This move is not ad hoc, for at least two reasons. First, that making this move allows the view to capture the intuitive datum that (2) is infelicitous is a legitimate motivation for making it. Second and more impressively, the move is supported by general principles involving quantification over relevant possibilities. I'm just going to apply Zagzebski's recipe for Gettier cases: for any non-p-entailing condition C, modifying C by making p accidentally true will produce a Gettier case vis-a-vis p. If in my context, "I know p" is false, then there is some skeptical possibility s, relevant in my context, and uneliminated by my evidence, in which not-p. Since "Jonathan knows p" is true in your context, s is not relevant for you. Now here's the key move. For any such s, there is another possibility, s*, saliently similar to s, in which p is accidentally true. And given plausible metasemantic principles about quantifier domain restriction, s* will be relevant if s is. That is to say, in any context in which a skeptical scenario is relevant -- in any context in which there are not-p worlds consistent with the evidence -- there is also a Getter scenario relevant: a scenario just like that not-p world, with just the same evidence, but where p is true. But these s* worlds are p worlds in which I don't know p -- they're Gettier worlds. Since they're relevant in my skeptical context and uneliminated, I can't, therefore, KNOW that if p, then I know p. (On a strict conditional account of indicatives, it won't even be true in my context that if p, I know p; but on any account, I at least won't KNOW this conditional, since the conditional must at least entail the material conditional, and we've established that an antecedent-world that is not a consequent-world is epistemically possible. That's enough to explain the infelicity of (2).)
An example will illustrate the intuitiveness of the constraint I am suggesting. You and I are both talking about me and the proposition that I will play cards tomorrow. I am planning to go to play poker in Atlantic City tomorrow, and we both know this. (And, as a matter of fact, let's stipulate, I will carry out this plan.) You say, in your nonskeptical context: "Jonathan knows that he will play cards tomorrow." But I'm in a skeptical context; "I know that I'll play cards tomorrow" is false in my mouth, because I'm in a context in which certain skeptical possibilities are relevant. Suppose I'm treating as relevant the possibility that the weather will be horrific, so that I'll decide not to go to Atlantic City after all. (To make your sentence plausible, we stipulate that this is a very unlikely possibility that you legitimately ignore.) So there are some relevant-for-me skeptical scenarios in which I have my actual evidence, but I don't play cards tomorrow.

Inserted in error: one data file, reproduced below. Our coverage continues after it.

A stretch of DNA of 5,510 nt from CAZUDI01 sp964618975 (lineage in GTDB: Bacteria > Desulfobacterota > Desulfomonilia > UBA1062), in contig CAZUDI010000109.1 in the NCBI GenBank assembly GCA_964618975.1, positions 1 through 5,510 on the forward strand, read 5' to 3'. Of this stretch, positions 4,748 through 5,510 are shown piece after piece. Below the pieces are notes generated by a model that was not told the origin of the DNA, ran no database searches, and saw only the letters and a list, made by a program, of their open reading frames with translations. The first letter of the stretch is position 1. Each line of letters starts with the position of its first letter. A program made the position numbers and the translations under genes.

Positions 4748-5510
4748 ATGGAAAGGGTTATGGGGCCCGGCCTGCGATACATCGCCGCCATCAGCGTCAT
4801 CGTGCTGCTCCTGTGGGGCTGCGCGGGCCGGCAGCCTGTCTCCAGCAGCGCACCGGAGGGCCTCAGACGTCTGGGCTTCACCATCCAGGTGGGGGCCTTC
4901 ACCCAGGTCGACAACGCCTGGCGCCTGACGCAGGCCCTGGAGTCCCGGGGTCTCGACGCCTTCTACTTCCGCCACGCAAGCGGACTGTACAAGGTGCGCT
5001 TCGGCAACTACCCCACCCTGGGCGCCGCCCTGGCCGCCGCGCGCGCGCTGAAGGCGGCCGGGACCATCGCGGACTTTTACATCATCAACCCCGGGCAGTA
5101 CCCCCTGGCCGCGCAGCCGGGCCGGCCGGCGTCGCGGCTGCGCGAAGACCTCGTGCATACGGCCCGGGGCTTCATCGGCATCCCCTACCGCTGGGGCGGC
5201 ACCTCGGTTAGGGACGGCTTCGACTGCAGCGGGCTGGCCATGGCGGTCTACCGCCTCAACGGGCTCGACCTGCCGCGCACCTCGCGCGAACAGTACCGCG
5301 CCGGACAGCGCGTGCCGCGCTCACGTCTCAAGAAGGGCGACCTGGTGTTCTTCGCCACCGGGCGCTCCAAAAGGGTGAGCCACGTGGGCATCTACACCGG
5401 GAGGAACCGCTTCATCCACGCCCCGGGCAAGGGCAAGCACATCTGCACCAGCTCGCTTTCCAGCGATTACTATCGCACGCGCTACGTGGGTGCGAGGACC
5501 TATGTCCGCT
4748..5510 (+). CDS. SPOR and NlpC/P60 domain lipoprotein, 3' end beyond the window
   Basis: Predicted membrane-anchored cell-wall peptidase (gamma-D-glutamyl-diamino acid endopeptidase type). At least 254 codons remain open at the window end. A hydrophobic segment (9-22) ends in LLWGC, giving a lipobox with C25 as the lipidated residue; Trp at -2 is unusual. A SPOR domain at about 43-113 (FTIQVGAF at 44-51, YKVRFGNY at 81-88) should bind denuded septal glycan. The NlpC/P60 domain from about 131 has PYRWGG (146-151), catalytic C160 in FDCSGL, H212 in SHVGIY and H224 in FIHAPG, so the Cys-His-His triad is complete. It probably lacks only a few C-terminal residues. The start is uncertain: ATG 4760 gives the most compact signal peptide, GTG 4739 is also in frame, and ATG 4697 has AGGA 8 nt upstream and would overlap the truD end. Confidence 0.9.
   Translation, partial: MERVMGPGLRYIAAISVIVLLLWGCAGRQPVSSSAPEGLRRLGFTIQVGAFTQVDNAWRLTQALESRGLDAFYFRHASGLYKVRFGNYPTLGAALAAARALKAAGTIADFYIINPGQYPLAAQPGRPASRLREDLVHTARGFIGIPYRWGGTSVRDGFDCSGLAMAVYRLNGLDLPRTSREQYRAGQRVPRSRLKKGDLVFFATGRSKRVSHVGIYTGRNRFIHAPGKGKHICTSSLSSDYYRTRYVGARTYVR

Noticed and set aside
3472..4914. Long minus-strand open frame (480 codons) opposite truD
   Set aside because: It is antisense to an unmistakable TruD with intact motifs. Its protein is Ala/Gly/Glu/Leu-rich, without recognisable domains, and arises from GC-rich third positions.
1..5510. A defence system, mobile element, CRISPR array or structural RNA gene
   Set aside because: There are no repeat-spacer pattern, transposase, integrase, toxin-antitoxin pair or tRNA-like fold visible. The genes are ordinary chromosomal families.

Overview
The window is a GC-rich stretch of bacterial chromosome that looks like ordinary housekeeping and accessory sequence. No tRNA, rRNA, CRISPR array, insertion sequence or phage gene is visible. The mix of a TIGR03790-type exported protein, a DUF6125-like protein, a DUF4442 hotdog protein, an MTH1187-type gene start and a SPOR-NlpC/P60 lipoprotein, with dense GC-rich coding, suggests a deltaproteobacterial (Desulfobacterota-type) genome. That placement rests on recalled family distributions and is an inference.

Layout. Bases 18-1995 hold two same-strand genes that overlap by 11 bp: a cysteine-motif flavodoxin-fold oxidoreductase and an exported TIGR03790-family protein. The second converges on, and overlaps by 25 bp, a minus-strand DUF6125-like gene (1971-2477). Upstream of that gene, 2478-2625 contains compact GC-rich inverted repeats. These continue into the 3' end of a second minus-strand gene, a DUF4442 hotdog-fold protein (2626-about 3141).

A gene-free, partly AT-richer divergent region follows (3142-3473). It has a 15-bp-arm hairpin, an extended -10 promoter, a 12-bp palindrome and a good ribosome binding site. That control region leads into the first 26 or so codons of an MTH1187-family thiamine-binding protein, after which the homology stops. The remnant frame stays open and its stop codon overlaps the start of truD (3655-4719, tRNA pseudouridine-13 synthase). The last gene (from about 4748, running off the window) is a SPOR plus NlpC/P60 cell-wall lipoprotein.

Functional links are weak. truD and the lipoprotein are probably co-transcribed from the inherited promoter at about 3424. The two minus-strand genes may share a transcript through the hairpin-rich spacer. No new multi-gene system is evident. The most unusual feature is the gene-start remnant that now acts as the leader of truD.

But that there are such scenarios relevant for me requires that other scenarios saliently similar also be relevant to me. The s that undermined KNOWLEDGE was a case in which the weather is terrible and I stay home and didn't play cards; but that world is so very much like an s* in which the weather is terrible and I stay home and play cards with friends instead of at the casino. This s* possibility is a p world -- I play cards in it -- but if it obtained, I wouldn't know that p, since it represents a Gettier case.
So a contexutalist can and should think that (2), like (1), should be unassertable, even if he allows that it might be true.
One final note to add: I've been using this move to defend contextualism, but I think it might work about as well against a parallel argument against a Jason-style 'SSI' kind of view. I'm not sure. "I don't know that p, but if p, then S knows that p" might be explicable in the same kind of way: if I don't know p, then there is some s that undermines my knowledge of p. Can we infer from this that there is also some s*, constructed by modifying s to make it accidentally p, that undermines my knowledge of the conditional? I filled in this move for the contextualist with a principle about what determines the domains of restricted quantifiers; could an SSI proponent do something similar? I'm not sure.